In response to the Sharm El-Sheikh Implementation Plan, a statement by President Francesco Rocca and Secretary General Jagan Chapagain of the International Federation of Red Cross and Red Crescent Societies (IFRC):
While leaders have been meeting at COP27 for the past two weeks, families are dealing with the very real impacts of extreme weather—unable to wait for promises to transform into action.
Over the past two weeks, the IFRC’s risk watch system put out alerts for some 14 floods in Africa, 18 in the Americas, 35 in Asia Pacific, five in the European Union and two in the MENA region. During this period, four named tropical storms threatened destruction. Wildfires have ripped through communities in ten countries, affecting more than 10,000 hectares. And on Friday, at least three people died as the result of floods in Kigali, Rwanda and 11 in Venezuela. In Ethiopia 185,000 people were displaced. Communities in Africa and Afghanistan continue to grapple with food insecurity, which are alarming compounding crises.
Loss and Damage landed on the COP agenda for the first time, and today world leaders have agreed to the establishment of new funding arrangements assisting developing nations, especially those most at-risk of the adverse effects of climate change. We welcome the finance pledges which have been made on Loss and Damage, which are historically important conversations and positive steps forward. These need to be complemented by new and additional finance that reaches the people and communities most at risk – and to be predictable, adequate, and flexible in order to address climate related crisis.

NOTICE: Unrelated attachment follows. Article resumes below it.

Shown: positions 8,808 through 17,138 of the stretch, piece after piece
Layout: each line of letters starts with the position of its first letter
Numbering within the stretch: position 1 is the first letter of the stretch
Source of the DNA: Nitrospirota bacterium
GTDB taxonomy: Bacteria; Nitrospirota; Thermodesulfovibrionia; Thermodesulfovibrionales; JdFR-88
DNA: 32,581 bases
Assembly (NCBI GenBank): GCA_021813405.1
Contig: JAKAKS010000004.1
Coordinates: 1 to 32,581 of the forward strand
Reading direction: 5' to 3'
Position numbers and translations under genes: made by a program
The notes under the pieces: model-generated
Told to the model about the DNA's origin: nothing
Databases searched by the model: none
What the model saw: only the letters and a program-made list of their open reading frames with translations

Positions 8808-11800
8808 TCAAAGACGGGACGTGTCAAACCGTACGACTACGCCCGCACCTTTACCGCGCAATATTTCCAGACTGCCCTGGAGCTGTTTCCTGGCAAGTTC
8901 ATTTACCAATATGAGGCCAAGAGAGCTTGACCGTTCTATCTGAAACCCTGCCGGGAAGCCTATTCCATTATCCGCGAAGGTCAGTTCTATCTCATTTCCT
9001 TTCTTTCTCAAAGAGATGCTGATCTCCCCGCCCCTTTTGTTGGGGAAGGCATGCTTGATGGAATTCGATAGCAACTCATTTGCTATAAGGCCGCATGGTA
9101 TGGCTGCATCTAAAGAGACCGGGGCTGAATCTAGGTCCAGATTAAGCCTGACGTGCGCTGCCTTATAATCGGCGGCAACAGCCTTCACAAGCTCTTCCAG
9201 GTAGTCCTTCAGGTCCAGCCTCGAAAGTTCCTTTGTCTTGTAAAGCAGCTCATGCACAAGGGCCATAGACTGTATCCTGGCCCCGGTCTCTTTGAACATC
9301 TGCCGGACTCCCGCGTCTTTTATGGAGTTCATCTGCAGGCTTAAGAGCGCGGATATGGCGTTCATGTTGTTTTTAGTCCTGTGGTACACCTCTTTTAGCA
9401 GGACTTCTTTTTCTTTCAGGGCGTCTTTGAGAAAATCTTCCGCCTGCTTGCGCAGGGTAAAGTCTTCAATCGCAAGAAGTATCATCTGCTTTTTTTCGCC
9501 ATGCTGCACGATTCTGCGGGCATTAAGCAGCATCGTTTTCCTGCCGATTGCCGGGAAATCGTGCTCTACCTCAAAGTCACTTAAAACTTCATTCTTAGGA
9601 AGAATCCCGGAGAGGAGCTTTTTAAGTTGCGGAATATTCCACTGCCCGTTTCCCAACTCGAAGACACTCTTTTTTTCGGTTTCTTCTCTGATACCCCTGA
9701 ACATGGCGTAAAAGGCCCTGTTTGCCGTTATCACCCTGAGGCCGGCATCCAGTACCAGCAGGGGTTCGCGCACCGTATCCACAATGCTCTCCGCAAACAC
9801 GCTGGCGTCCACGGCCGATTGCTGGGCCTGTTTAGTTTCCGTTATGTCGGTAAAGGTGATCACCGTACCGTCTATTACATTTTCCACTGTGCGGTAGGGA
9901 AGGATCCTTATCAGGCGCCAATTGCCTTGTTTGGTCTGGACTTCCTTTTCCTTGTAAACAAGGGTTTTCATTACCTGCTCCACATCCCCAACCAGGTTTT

We are pleased to see the agreement to operationalize the Santiago Network on Loss and Damage to provide crucial technical assistance to reduce and respond to the impacts communities are already facing. However, we must raise our ambition to reduce emissions and this COP did not deliver on that front. Every increment of global warming matters to save lives and livelihoods, and is therefore critical to keep global temperatures below the 1.5C degrees warming limit.
We welcome the focus on Early Warning Systems in the Sharm El-Sheikh Implementation Plan, which reflects realities at the frontlines of the climate crisis that the IFRC has been bringing to the fore for over two decades. Reducing risk and saving lives, especially in last mile communities, is what our teams around the globe do every single day and it is heartening to see this work being expanded. To be most effective, early warnings must be followed by early action and these systems must be rooted in the communities—including those hardest to reach and families stuck in protracted crises.
As the humanitarian impacts of climate change keep growing, so too should the finance for adaptation, ensuring it reaches the most affected and most at-risk. As the legacy of the “implementation COP,” global investment needs to reach the local level.
It is time to turn words and commitments into action at the national level, to bring the agreement to life and make a real difference in the lives of people and communities most impacted by the climate crisis.
As the IFRC network, we are committed to scaling up local action to respond to the climate crisis, working with communities to build preparedness and resilience in face of rising risks and impacts.
Climate and environmental crises are a threat to humanity and we all have a role to play. Now we must look forward with focused determination and hope.
Our collective actions can inspire ambition we need to see in the world.
In Geneva: Anna Tuson, +41 79 895 6924, [email protected]